This weekend saw quite a bit of progress. The rainy weather stopped very early Saturday morning and I was able to get rolling first thing.
The first order of business was squaring up the walls that I built on Thursday. I loosened all the J-Bolts and hit the bottoms of each wall until the edges lined up perfectly. Either by a stroke of luck or due to my extreme building skills the bottoms of the walls were within 1/16 inch of being square. I quickly tightened down all the J-Bolts (turned around three times and spat with my arms crossed) with an impact driver and rechecked the measurement as things can shift when you tighten up the J-Bolts.
The next step was to make the walls perfectly vertical (plumb). One at a time I removes the temporary screws holding the corners together and adjusted each corner to be plumb. When complete, I checked the squareness at the top of each wall and found it to be within 1/8 inch which I think is fine. I then used the nail gun to connect the corners together permanently.
Next step was to install the loft floor which is nothing more than some 2×8’s layed across the house. On top of the joists I attached some 3/4 inch OSB made by Advantech. This stuff says its good for 50 years. It comes in tongue and groove and seems pretty sturdy. I found the T&G hard to snap together. I suspect it was because I nailed the end down. I suggest that you tack it down first and get everything lined up before nailing the entire floor.
With a fill loft floor in place the next step was to build the gable end. Frankly this was a pain in the ass working up in the loft which was too small. We ended up getting it done after dark and it was a real bitch to get installed even with three people.
We had a large bow in the middle of the wall that we could not move by hand. The solution was to use 8 timberlok fasteners, some scrap studs, and the impact driver. I drove the fasteners into the lower (non-bowed) wall section then into the upper (bowed) section. As I tightened the screws the two plates matched up and we could nail them together. I used a liberal amount of Gorilla glue, four 1/2 inch galvanized bolts, and framing nails to hold the two walls together….its not coming apart except with a sawsall.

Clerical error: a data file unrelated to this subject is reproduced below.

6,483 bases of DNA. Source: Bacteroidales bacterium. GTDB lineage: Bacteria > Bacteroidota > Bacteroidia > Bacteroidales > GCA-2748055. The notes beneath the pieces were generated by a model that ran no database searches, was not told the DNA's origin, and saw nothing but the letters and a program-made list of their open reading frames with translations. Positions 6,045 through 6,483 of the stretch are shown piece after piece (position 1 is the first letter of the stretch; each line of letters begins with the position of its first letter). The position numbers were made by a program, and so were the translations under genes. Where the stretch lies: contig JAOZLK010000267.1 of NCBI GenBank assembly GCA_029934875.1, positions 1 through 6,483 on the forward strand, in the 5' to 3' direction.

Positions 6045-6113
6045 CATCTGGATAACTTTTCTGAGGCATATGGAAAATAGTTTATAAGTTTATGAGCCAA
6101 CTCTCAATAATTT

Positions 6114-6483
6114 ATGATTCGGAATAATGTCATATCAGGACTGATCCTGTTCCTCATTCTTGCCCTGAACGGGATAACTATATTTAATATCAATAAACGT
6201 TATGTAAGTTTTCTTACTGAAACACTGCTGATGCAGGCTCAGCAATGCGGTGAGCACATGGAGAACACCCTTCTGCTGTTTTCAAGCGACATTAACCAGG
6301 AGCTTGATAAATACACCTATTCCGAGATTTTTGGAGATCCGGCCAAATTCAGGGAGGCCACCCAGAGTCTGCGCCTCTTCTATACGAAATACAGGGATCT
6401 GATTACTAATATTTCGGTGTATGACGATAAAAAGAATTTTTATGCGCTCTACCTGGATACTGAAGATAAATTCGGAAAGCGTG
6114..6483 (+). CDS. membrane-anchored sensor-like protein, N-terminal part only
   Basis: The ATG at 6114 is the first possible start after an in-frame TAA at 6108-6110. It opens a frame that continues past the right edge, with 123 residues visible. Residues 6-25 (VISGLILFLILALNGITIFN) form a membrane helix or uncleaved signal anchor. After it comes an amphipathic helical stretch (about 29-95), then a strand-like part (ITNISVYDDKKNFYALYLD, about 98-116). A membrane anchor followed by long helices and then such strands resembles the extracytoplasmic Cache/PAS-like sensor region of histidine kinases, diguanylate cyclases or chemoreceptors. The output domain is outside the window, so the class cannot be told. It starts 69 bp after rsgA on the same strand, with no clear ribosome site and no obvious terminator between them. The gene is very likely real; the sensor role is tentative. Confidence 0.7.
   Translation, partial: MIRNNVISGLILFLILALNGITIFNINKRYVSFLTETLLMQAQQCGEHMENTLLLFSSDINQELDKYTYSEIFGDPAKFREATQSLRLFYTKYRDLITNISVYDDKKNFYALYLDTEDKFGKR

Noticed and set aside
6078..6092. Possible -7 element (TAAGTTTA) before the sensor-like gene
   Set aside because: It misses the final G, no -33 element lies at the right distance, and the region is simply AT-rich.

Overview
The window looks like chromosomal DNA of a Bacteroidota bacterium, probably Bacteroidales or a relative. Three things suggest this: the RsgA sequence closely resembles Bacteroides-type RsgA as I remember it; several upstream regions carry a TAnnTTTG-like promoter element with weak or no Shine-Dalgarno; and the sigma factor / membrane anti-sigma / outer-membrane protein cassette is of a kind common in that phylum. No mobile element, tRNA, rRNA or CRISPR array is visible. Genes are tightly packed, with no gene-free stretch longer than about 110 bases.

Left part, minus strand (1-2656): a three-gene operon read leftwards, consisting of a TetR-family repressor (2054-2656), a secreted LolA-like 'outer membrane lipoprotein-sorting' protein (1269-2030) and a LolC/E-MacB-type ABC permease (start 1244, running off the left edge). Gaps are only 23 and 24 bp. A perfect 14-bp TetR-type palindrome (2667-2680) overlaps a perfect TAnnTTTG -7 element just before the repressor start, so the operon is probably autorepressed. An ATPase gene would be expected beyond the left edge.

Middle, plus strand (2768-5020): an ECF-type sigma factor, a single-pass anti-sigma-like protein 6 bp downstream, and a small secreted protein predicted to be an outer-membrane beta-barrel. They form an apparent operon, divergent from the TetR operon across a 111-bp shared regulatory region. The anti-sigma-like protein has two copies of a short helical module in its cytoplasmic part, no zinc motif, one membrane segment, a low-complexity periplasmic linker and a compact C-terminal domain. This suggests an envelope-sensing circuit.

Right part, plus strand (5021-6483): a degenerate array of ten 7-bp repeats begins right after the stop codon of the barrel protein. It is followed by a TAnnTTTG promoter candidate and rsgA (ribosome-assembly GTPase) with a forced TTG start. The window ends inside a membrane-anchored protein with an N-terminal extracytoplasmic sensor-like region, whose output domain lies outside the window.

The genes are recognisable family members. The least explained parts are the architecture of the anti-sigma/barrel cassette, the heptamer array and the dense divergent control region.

The crowning achievement of the weekend was the installation of my nearly 4 inch thick by 18 inch tall by 18 foot long ridge beam. The lumber store asked me if I wanted it in two sections or one. Fortunately, I told them two or it would have taken 2-4 more people to lift into place. This thing is so heavy that the two of us struggled to get it into position.
Now that its installed it is clear to me that it’s really oversized for this application. I picked it based on the manufacturers data. This size beam can be used on a 24 foot wide building with a 18 foot span. My building is only 14 feet so it’s probably 30% oversized. I would suggest if you take this approach to hire an engineer and certify a smaller beam. You will likely end up with something a few inches shorter. In any case I’m not worried about the roof bowing….ever!
I made a small change to the way I am installing the rafters. Originally I was going to attach them to the sides of the ridge beam with hangars as you would with a ridge board. I was concerned about making the ridge beam to wall connection secure. I discovered on my CAD program that the ceiling height would end up the same if I set the beam directly on the wall headers. Otherwise I would need to install a 6 inch block of wood which I could not figure out a good way to make secure. I’m sure there are some steel brackets somewhere, but I found nothing locally. When setting the rafters on top there is just enough room to cut a notch and set them on top of the beam. This diagram illustrates what I am going to do except that I will not overlap the tops because I want the rafters to be directly over the wall studs.
I will be using a steel strap over the top, some small joist hangers, and a triangle of plywood glued to each set of rafters to make a secure connection. Overkill yes, but for $20 I can make this much stronger so why not spend the money. The bottoms will be blocked in place.
At night (in the dark) this week I will be fitting and cutting rafters so they can be installed before the hurricane (possibly)(comes this weekend! The building inspector sent someone out to check up on my progress…they better watch out…its getting to be that season and Tim has a deep fryer and knows how to use it!